I'm sorry about the Doc. I hope all bodes well.

I'm tired of hearing about socialized medicine as well. I read in Newsweek yesterday that the medical profession and Reagan, swore up and down the passage of Medicare and Medicaid would transform the United States into an English-speaking version of the USSR.

Did that happen? Not that I know of.

Ben and Christina said...

I haven't researched this much, but I have heard people in the medical field say this will truly save lives. Who wouldn't want that? To me, it just makes sense to have our information accessible to all doctors across the country, so when I am in Seattle visiting my family and have a heart attack, they can look at my medical history to know if I'm allergic to medicine, what my history is, etc. It makes for a better system!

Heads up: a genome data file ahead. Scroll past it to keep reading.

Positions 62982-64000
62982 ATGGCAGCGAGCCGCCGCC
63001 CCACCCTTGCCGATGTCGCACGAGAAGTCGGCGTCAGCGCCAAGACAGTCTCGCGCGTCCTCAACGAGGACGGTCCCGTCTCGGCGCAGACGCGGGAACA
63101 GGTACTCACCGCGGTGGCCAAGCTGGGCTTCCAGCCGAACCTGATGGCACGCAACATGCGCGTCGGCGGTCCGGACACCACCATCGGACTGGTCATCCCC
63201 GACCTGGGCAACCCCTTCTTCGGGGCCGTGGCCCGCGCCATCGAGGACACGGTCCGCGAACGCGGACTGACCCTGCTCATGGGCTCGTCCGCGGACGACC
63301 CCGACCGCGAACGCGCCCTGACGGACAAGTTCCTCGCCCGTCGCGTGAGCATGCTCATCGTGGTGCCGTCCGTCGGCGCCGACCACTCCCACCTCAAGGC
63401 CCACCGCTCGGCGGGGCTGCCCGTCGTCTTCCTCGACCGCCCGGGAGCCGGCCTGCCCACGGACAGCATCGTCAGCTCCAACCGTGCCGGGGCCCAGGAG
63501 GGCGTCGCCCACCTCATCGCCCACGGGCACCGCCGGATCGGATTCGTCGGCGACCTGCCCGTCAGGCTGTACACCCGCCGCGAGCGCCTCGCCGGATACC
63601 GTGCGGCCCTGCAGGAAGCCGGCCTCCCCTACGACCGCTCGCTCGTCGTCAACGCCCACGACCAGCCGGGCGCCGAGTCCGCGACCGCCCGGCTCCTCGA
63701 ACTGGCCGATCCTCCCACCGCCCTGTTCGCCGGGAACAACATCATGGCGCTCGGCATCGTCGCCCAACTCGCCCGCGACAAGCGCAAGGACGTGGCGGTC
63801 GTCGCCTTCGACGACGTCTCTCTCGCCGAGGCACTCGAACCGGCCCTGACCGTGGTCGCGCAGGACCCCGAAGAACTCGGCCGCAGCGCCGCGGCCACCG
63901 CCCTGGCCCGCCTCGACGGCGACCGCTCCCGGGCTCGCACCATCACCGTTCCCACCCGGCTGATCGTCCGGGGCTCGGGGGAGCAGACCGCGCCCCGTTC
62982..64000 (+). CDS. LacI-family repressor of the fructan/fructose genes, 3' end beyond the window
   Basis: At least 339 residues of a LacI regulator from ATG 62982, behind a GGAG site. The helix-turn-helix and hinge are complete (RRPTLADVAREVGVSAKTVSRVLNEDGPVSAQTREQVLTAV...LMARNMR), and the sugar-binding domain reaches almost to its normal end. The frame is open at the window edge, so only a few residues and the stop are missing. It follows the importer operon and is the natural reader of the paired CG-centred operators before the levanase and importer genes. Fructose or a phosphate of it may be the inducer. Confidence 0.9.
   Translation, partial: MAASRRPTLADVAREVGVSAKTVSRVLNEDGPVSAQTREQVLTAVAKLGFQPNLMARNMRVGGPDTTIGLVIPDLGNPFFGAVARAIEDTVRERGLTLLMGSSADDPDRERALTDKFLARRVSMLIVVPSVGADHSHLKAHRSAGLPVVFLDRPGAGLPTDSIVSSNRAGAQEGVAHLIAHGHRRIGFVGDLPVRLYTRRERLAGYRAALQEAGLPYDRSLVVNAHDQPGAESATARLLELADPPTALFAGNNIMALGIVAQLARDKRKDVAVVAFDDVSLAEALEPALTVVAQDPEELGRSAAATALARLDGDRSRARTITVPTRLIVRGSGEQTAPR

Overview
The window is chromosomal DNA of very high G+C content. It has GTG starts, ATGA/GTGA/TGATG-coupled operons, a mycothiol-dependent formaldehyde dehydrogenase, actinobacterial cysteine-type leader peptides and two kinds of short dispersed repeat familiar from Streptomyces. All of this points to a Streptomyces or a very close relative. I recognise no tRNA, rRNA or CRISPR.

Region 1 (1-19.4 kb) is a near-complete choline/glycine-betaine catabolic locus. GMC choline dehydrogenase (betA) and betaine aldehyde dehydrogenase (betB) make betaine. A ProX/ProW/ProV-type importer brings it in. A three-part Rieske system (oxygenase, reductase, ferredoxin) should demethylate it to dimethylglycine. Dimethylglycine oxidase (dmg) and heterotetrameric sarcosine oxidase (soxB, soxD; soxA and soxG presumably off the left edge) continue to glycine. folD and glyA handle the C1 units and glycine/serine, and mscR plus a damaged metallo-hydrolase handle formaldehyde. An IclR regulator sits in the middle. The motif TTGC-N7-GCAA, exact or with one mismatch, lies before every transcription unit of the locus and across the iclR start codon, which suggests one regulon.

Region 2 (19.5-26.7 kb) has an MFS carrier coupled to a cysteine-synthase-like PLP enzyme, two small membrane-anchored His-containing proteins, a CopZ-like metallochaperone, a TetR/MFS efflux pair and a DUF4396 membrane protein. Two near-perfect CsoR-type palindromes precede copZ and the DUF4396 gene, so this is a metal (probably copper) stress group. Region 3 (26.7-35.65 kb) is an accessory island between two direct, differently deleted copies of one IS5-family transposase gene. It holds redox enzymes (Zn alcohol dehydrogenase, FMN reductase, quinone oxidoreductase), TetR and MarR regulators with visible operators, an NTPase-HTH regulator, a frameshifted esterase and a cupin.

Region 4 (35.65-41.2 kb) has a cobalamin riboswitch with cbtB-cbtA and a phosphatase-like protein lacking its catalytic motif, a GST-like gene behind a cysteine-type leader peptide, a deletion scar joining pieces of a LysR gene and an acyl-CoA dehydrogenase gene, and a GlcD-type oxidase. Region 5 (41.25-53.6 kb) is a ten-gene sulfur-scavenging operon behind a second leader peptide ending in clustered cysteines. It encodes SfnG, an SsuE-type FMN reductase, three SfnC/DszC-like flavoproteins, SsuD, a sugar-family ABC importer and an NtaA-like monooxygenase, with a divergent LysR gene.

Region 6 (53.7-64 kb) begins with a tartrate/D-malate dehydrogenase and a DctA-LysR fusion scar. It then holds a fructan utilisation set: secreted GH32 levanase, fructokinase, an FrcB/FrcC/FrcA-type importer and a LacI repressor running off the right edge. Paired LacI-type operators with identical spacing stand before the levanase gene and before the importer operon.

I think that every little thing Obama does (like allowing his daughters to have sleepovers at the White House) will somehow be called "socialism"- just another tired scared tactic.

The Bradfords said...

You're right on about Congress needing their benefits changed to mirror the rest of us a little more. That definitely would produce a change. I'll be on board with anything that improves our current system, provides proper and affordable medical care for my family and cuts the red tape a little. BTW I go to a paperless doctors' office and I think it's totally cool.

Bryce and Mandy said...

Very funny! I got a kick out of your side comments on this. :)